the “great experiment”[7]. More specifically, each colony was required to document its system of fines, extra work-hour requirements, criteria for floggings, attendance, acts of insubordination, and sub-scale work performance. All of these accounting and accounting-related data had to be recorded in a prescribed fashion in particular journals, not only for reporting back to the BCO but also to be available to special magistrates during their regular visits or at special hearings, to adjudicate worker complaints (Tyson et al. , 2005). The original plan had been to establish a transitional period of “Apprenticeship” where the slaves would learn to behave like waged workers. This had been scheduled to last until 1840, but was terminated in 1838 owing to their demands for greater freedom (Tyson et al. , 2005). This carefully planned and phased approach, including the accounting requirements, was in sharp contrast to what occurred in the USA where the Emancipation Act was followed by nearly two years of continued civil conflict. Southern rural economies were largely devastated in the aftermath and the plantation system effectively collapsed. The best efforts of the US federal government to aid the transition of former slaves from servitude to freedom were embodied in the activities of the Bureau of Refugees, Freedmen, and Abandoned Lands, (FB). The FB was established within the War Department by Congress in March 1865. However, unlike the BCO with its permanent staff of civil servants, this was an Army agency that was always seen as temporary, notwithstanding that its life was twice extended until the final cessation of operations in June 1872. Major General Oliver Howard served as the FB’s Commissioner for its entire history. Although, as the paper will relate, the FB played a key role in regularising employer-employee relations, its concerns were wider and more immediate. These are summarised by National Archives (1781-1951, 5, p. 3) in its introduction to the Records of the Field Offices for the State of Mississippi (Record Group 105, n.d., ; M1907, 65 rolls):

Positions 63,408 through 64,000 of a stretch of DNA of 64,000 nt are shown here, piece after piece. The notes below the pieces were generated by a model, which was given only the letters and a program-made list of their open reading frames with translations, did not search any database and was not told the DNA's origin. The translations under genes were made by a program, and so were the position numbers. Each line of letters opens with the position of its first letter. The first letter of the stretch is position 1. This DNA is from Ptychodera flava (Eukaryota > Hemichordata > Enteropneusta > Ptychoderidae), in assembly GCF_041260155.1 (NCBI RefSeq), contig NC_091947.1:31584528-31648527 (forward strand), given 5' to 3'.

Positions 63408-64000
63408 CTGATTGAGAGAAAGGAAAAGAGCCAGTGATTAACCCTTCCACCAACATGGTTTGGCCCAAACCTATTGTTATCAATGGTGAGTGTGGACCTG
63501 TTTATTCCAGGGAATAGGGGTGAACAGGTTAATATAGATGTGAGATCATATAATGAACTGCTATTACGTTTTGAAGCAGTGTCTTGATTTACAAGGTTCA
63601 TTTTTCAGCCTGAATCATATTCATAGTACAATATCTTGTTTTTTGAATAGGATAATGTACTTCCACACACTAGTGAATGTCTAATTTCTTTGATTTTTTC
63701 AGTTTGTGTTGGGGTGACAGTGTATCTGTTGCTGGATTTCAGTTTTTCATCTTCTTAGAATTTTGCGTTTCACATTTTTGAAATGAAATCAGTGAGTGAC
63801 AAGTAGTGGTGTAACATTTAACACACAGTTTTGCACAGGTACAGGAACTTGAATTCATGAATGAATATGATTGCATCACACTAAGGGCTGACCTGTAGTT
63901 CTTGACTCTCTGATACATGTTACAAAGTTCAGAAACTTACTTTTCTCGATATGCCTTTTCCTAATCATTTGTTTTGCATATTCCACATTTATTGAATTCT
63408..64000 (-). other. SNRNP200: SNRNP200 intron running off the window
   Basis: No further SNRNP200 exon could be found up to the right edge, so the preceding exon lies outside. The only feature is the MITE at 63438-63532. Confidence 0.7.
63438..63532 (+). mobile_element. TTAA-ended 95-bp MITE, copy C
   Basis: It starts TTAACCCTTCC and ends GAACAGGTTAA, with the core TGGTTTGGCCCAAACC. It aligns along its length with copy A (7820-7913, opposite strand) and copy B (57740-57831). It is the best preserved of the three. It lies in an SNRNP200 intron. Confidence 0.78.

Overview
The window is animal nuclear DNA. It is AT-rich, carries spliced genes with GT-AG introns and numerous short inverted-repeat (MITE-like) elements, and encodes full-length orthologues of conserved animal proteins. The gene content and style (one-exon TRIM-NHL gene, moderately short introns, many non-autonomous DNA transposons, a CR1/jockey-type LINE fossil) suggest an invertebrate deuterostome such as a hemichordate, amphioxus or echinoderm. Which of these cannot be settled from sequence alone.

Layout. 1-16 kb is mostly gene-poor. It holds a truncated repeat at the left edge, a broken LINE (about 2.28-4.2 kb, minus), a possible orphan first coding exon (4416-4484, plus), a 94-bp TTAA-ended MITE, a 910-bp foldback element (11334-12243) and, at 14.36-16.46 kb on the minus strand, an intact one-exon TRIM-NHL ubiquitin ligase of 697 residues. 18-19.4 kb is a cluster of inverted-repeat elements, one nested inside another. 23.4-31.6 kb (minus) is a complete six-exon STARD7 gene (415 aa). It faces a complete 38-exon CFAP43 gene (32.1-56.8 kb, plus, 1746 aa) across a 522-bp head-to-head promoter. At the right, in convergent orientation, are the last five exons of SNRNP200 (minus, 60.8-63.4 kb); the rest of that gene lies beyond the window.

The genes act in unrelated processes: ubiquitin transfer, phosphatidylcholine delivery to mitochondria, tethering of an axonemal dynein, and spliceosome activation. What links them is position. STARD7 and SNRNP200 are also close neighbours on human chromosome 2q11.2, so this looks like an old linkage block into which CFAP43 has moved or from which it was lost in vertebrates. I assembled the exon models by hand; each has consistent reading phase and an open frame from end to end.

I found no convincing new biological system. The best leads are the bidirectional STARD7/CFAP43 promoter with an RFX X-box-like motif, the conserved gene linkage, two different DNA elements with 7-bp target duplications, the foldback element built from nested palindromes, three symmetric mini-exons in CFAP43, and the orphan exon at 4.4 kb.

While a major part of the Bureau’s early activities involved the supervision of abandoned and confiscated property, its mission was to provide relief and help freedmen become self-sufficient. Bureau officials issued rations and clothing, operated hospitals and refugee camps, and supervised labor contracts. In addition, the Bureau managed apprenticeship disputes and complaints, assisted benevolent societies in the establishment of schools, helped freedmen in legalizing marriages entered into during slavery, and provided transportation to refugees and freedmen who were attempting to reunite with their family or relocate to other parts of the country. The Bureau also helped Black soldiers, sailors, and their heirs collect bounty claims, pensions, and back pay.